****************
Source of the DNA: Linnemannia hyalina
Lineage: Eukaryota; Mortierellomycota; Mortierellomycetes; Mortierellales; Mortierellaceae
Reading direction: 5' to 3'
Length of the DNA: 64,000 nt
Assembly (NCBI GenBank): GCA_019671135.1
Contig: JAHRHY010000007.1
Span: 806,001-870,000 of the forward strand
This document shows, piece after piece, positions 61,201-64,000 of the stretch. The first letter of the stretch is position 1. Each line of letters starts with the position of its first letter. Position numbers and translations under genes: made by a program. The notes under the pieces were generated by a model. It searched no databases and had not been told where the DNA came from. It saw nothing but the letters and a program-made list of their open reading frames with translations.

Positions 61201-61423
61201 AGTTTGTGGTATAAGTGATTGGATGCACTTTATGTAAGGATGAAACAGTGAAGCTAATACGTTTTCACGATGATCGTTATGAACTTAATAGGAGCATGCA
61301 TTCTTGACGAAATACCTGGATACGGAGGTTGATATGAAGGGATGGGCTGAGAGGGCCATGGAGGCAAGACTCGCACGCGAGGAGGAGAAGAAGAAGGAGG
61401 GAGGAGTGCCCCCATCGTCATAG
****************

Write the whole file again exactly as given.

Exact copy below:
Source of the DNA: Linnemannia hyalina
Lineage: Eukaryota; Mortierellomycota; Mortierellomycetes; Mortierellales; Mortierellaceae
Reading direction: 5' to 3'
Length of the DNA: 64,000 nt
Assembly (NCBI GenBank): GCA_019671135.1
Contig: JAHRHY010000007.1
Span: 806,001-870,000 of the forward strand
This document shows, piece after piece, positions 61,201-64,000 of the stretch. The first letter of the stretch is position 1. Each line of letters starts with the position of its first letter. Position numbers and translations under genes: made by a program. The notes under the pieces were generated by a model. It searched no databases and had not been told where the DNA came from. It saw nothing but the letters and a program-made list of their open reading frames with translations.

Positions 61201-61423
61201 AGTTTGTGGTATAAGTGATTGGATGCACTTTATGTAAGGATGAAACAGTGAAGCTAATACGTTTTCACGATGATCGTTATGAACTTAATAGGAGCATGCA
61301 TTCTTGACGAAATACCTGGATACGGAGGTTGATATGAAGGGATGGGCTGAGAGGGCCATGGAGGCAAGACTCGCACGCGAGGAGGAGAAGAAGAAGGAGG
61401 GAGGAGTGCCCCCATCGTCATAG